Related Cos., the developer best known for luxury condominiums and big commercial projects, is turning its sights to low-slung apartments on the North Dakota and Texas prairie, where a shortage of housing tied to the energy boom is allowing landlords to command some of the highest rents in the country.
The company, run by Miami Dolphins owner Stephen Ross, last week paid around $300 million for 20 apartment complexes with 3,000 units in Midland and Odessa, Texas, according to people familiar with the transaction.
It also is in advanced talks for a deal on an existing project in North Dakota's Bakken region, and plans to raise up to $300 million for a fund focused on shale-rich communities from desert areas near the Mexican border to the Appalachian basin in the East, the people said. Mr. Ross is following a small band of investors, including private-equity giant KKR & Co. and real-estate firm Westport Capital Partners, into the residential and commercial markets of new and resurgent energy towns a world away from the cities and suburbs where they usually build or buy.
They are drawn by rents that would seem more reasonable in Midtown Manhattan and Silicon Valley, the result of almost nonexistent unemployment and low supply. A two-bedroom apartment in Williston, N.D., for example, can go for $3,000 a month, or more. In nearby Watford City, North Dakota Housing LLC rents a two-bedroom trailer for $2,350 a month. The same rent could fetch a spacious luxury apartment in cities like Las Vegas or Phoenix, or a studio in new towers in New York. "We think it's a unique opportunity," says Justin Metz, managing principal of Related's fund-management group.There are a heck of a lot of story lines in that story. I remember the articles I posted at the beginning of the boom talking about a a lack of strategic planning for development in the Bakken; and, the conflict of interests by local government to disapprove housing projects. The result: highest apartment rents in the nation.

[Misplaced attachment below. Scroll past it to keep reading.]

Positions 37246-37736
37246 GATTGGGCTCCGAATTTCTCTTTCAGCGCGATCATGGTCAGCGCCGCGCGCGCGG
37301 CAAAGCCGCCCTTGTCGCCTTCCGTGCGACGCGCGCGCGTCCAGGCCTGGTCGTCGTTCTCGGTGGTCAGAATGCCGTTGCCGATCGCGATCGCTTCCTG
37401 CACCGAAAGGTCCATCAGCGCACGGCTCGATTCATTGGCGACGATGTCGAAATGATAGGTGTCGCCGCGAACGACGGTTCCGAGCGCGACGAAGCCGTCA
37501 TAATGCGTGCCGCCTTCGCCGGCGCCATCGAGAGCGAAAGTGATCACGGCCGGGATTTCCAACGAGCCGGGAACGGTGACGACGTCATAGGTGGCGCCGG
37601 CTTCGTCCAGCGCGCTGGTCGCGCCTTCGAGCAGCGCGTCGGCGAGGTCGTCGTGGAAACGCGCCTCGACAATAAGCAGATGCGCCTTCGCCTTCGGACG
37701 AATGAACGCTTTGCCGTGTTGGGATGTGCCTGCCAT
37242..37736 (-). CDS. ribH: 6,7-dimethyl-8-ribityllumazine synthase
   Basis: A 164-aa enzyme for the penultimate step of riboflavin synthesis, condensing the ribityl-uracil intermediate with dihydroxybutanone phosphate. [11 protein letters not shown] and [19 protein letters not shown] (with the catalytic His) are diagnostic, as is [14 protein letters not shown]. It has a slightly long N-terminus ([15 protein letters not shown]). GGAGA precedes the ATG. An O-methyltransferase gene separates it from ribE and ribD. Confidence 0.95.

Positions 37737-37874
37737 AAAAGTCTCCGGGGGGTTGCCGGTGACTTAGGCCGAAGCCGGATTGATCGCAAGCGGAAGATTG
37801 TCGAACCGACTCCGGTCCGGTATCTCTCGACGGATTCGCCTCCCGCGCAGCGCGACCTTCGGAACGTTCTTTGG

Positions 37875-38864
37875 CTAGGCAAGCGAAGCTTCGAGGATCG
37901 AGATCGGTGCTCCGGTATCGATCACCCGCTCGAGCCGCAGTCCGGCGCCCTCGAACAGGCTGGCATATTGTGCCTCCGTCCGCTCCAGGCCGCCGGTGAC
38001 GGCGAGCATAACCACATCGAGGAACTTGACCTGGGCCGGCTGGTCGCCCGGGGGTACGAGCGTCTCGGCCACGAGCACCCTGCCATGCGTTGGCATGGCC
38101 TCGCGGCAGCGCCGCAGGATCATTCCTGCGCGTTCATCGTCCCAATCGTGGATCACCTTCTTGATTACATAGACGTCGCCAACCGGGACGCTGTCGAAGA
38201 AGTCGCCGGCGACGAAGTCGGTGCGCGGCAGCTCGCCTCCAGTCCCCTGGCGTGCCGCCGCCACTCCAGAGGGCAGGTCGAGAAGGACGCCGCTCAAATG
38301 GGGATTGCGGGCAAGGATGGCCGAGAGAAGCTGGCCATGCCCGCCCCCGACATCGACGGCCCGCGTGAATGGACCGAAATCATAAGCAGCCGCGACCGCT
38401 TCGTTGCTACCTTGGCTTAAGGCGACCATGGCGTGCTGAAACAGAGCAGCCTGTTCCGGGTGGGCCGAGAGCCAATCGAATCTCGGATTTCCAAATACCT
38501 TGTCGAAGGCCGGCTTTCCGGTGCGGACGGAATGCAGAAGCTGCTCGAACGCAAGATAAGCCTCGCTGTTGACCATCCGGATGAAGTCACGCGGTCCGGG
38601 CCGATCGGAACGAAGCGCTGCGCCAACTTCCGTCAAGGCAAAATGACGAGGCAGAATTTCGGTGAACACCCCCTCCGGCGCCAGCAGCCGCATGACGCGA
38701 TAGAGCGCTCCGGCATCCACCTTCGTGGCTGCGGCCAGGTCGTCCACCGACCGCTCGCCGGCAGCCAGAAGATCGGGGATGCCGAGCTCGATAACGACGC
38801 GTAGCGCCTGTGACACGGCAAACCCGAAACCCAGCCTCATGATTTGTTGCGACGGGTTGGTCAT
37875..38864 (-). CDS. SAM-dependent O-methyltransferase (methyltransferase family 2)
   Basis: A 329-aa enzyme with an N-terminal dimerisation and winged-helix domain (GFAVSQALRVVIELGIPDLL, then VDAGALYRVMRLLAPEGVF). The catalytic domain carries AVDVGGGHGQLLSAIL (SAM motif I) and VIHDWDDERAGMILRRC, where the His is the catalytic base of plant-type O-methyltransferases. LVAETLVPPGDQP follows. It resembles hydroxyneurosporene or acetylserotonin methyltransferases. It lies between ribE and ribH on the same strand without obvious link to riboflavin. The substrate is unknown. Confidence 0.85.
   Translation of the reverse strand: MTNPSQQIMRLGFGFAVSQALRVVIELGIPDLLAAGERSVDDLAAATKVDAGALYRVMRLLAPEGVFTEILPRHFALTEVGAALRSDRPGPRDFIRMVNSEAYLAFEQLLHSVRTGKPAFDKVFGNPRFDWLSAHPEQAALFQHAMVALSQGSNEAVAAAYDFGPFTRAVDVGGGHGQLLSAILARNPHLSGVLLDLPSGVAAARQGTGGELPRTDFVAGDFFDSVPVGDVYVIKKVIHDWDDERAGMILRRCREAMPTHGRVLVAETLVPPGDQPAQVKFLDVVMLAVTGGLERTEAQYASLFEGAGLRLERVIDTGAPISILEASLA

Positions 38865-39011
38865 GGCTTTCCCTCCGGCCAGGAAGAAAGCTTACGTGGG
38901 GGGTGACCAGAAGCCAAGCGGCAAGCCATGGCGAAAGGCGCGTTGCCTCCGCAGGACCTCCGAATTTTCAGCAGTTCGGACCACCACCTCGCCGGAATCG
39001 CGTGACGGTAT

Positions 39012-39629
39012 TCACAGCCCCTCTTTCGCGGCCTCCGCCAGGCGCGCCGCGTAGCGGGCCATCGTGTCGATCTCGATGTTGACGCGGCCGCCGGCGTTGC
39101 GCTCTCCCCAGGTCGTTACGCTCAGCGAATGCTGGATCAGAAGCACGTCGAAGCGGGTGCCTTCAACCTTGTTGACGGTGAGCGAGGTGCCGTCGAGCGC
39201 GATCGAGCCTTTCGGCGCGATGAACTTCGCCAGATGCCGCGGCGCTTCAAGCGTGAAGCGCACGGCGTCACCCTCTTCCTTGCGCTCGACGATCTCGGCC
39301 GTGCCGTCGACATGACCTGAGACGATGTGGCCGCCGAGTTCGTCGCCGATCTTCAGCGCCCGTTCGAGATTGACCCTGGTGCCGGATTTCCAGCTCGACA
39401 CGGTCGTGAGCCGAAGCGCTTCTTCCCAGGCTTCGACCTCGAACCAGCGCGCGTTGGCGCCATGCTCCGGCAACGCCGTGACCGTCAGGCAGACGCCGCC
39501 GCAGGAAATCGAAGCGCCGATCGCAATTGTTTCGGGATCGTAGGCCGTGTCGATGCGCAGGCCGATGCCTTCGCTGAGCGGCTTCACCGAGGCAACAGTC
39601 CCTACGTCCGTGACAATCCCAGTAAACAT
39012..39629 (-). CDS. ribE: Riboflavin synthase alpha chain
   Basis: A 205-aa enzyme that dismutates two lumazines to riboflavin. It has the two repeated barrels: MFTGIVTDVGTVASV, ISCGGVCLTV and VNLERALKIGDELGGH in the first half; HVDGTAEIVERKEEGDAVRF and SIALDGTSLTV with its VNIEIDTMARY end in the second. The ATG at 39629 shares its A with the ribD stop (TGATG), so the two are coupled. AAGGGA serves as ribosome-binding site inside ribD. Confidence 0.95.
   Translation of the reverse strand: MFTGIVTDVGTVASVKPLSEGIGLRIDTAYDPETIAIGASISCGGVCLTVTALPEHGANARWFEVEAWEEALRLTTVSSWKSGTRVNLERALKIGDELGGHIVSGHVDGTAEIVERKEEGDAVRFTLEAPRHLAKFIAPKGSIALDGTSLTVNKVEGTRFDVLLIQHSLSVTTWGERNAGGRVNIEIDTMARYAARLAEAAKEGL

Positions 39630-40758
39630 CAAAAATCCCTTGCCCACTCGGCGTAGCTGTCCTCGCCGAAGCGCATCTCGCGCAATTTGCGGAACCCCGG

Yesterday, I posted a note sent to me by a reader. His observation led me to note that in five drilling units southeast of Williston, operators have spent almost $1 billion in drilling costs alone, so far. The city has about ten drilling units (1280-acre units) within its present boundaries. One just gets the feeling that the boom has not sunk in yet, locally.